Well, with the warmer weather here [honestly!] it’s time to get out and put a spring in our step.  I tend to think flat shoes are good for my feet.  So, I’ve kicked off my heavy winter boots and am now in light fashionable ballet pumps. But these have thin soles and offer little support and indeed can change the way I walk and encourage my arches to drop. [note to self: – maybe they’re why I’m feeling aches and pains in my knees and back?  Everyday shoes with a low broad heel are a more comfortable option.  I must look some out! On second thoughts my achy, creaky body could be the result of overdoing the gardening – but at least I’m being active which is good for my health.

Did you know that the average step is 2.1 – 2.5 feet in length?  Although it sounds a lot just 2,000 steps make a mile.  Sedentary folk walk only 1,000 – 3,000 steps each day, but the majority of us walk between 3,000 – 4,000 steps. For health’s sake we should all aim for 10,000 steps a day (5 miles) minimum.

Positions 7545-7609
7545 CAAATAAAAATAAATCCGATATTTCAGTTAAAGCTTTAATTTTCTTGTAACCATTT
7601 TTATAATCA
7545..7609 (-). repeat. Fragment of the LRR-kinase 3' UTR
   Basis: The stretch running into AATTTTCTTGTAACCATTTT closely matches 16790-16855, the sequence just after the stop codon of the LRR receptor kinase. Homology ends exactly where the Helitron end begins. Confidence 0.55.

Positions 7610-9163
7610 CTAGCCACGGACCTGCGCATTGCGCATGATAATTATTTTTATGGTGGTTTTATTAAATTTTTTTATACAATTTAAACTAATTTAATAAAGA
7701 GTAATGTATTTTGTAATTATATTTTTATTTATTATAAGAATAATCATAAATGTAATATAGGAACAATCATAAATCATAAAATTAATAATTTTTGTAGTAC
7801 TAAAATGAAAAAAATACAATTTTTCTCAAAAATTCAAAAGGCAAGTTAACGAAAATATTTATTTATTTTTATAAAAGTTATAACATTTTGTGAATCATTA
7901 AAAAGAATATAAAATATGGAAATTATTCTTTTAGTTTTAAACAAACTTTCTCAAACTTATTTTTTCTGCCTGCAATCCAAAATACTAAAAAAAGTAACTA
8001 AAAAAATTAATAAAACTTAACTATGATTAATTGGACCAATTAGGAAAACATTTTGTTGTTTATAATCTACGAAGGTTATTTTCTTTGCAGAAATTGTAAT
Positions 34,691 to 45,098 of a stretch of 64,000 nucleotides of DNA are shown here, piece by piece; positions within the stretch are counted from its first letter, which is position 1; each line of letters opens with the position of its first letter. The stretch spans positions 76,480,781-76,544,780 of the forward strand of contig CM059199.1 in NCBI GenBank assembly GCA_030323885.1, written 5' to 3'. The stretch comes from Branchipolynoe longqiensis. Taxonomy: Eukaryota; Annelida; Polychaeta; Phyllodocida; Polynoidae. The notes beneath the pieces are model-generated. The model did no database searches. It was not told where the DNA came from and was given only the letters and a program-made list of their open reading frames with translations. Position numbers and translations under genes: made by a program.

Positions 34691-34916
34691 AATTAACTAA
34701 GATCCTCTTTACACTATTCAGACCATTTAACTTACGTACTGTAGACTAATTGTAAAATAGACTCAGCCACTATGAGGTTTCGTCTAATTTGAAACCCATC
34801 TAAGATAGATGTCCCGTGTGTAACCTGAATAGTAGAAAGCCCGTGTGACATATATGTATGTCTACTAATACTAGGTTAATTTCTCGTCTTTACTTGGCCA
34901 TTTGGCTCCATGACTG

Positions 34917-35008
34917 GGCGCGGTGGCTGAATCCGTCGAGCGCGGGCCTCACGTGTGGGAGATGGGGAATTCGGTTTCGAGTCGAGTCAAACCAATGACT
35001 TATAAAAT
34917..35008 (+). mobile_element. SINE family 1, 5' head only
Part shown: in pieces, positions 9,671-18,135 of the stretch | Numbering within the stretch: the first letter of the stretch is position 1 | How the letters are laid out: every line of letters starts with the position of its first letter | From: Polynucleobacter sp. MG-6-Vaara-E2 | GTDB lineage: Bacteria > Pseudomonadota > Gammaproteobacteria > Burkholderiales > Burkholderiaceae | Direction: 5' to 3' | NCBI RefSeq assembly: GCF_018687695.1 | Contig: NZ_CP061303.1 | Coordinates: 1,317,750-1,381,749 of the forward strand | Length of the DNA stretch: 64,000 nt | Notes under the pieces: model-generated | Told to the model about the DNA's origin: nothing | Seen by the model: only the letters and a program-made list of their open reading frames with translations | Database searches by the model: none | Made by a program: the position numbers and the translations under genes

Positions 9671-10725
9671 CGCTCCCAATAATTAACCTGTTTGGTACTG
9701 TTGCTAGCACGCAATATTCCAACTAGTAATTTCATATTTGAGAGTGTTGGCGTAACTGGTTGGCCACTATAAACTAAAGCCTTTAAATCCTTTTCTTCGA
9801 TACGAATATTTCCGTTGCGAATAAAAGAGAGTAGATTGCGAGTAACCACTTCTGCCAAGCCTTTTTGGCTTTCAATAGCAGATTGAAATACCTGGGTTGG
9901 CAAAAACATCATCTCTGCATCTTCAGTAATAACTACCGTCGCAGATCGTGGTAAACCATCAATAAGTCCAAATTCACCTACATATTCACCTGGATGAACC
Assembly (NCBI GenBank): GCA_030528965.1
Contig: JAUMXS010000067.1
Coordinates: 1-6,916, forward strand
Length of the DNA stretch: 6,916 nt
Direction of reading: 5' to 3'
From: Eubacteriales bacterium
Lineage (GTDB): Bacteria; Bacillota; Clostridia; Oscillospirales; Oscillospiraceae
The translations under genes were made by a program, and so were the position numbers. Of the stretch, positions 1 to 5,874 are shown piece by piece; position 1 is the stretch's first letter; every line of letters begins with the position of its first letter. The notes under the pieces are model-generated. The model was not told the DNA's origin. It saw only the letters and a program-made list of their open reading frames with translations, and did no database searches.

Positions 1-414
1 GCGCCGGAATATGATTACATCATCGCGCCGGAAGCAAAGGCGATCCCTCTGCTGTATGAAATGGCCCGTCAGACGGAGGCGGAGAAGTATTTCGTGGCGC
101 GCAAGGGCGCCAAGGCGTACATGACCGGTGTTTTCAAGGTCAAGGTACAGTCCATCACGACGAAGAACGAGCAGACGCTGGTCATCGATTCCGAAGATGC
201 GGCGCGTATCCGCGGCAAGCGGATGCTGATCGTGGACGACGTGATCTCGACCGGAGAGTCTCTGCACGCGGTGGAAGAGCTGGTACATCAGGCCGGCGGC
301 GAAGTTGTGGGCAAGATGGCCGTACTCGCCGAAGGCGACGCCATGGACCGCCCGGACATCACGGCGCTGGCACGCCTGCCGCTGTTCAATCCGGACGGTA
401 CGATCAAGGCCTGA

With all this activity it’s not surprising our feet sometimes develop lumps and bumps and may be in need of a little TLC.  To ensure mine are fit for spring, especially following a winter hidden away in boots, I intend to spend time pampering and treating them to a pedicure, in order to keep me on my toes and in tip top condition for summer.

A change is as good as a rest, and some shoes can exacerbate many common foot complaints.  If like me you’re out a lot and want to wear high heels, make sure you keep a pair of flats in your handbag to change into. Wearing high heels with pointed toes can be uncomfortable and particularly bad if you have bunions. As are restrictive winter boots, keeping the bunions enclosed and adding to the pain.

When you feel pain act fast, because it’s well-known that discomfort shows on the face!  Today I refuse to be a slave to fashion and now older and wiser listen to my body and make footwear changes if necessary.

And what a relief…it makes me look and feel much better!

Question 1 CELLULITE  

My husband and I recently retired and have booked a summer cruise to celebrate.   My only worry is that my thighs and bottom are not in good shape for lazing around a swimming pool all day!   Is there anything I can do to shift cellulite in time? Janet Poole – Bristol